Bengaluru — Gold retreated on Thursday from a safe-haven-driven rally, which sent prices to their highest since early February, as traders sought more clarity on the financial sector after Credit Suisse became the latest focal point for fears of a banking crisis.
Spot gold was down 0.3% at $1,912.48 per ounce at 3.28am GMT after rising more than 1% on Wednesday. US gold futures shed 0.8% to $1,915.10.
“Investors are looking for a safe asset to park their money in after the US banking sector crisis. This has triggered fresh rallies in a gold-like safe haven,” said Hareesh V, head of commodity research at Geojit Financial Services.
“Today’s fall is attributed to a technical correction from an [over] five-week high and a steady dollar. Investors are keenly waiting for fresh cues on the US banking crisis.”
Shares of Credit Suisse slumped by as much as 30% on Wednesday after the lender’s largest shareholder said it could not provide further support, just days after the collapse of US banks Silicon Valley Bank (SVB) and Signature Bank.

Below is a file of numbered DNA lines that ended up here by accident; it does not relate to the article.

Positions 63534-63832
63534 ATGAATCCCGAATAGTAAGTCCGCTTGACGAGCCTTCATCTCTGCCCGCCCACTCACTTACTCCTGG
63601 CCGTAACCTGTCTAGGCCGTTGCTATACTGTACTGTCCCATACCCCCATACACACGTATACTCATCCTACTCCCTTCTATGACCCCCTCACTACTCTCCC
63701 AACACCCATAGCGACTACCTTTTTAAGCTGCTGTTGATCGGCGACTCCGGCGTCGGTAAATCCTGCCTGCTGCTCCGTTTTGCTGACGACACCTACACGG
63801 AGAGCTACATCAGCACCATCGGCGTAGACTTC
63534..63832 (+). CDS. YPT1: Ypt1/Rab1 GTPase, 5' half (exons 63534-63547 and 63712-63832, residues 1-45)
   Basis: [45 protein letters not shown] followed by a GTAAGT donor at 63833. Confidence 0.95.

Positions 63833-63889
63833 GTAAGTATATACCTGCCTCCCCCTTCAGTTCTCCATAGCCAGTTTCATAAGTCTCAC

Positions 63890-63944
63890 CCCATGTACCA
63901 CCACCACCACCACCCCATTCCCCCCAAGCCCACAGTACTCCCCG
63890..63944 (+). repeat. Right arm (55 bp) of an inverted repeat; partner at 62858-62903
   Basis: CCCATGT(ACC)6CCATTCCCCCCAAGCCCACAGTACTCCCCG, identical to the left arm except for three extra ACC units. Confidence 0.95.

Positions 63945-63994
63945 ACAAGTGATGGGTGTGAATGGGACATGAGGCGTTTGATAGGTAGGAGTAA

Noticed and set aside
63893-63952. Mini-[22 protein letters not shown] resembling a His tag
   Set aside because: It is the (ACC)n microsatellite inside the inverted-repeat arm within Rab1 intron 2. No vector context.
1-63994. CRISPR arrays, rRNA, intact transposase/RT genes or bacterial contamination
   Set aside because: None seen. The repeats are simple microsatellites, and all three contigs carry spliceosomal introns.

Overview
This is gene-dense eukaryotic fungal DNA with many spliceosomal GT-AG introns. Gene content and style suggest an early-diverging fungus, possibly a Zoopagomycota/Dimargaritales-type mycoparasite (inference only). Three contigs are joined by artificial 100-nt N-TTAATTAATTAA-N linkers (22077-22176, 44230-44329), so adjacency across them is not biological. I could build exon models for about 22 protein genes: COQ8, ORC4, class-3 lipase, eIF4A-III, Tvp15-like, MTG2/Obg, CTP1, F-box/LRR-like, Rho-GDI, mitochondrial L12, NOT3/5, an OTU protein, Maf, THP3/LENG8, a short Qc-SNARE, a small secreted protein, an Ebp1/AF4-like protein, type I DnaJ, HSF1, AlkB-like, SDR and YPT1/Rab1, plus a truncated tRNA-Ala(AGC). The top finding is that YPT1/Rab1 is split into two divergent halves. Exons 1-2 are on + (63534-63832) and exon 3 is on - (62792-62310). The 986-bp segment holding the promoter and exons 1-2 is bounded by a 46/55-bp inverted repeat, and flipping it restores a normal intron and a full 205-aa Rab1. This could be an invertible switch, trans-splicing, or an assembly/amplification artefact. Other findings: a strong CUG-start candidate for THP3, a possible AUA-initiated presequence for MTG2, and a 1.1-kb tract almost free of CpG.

Swiss regulators pledged a liquidity lifeline to Credit Suisse in an unprecedented move by a central bank.
Safe-haven currencies such as the US dollar were in demand on Thursday. Gold competes with the dollar as a safe store of value, and gains in the currency make bullion less attractive for overseas buyers.
Markets are now pricing in a 65% chance for a 25-basis-point (bps) hike at the US Federal Reserve’s March meeting.
Bullion is considered a hedge against economic uncertainties, though higher rates increase the opportunity cost of holding the non-yielding asset.
“Longer-term, gold’s strong average performance in the lead-up to and following both initial Fed rate cuts and US recessions keeps us biased for higher prices as macro uncertainty swirls,” analysts at JPMorgan said in a note, adding that they expect gold to top $2,000 per ounce this year.
Spot silver slipped 0.4% to $21.71 per ounce, platinum was 0.3% lower at $959.52, while palladium gained 1.3% at $1,465.91.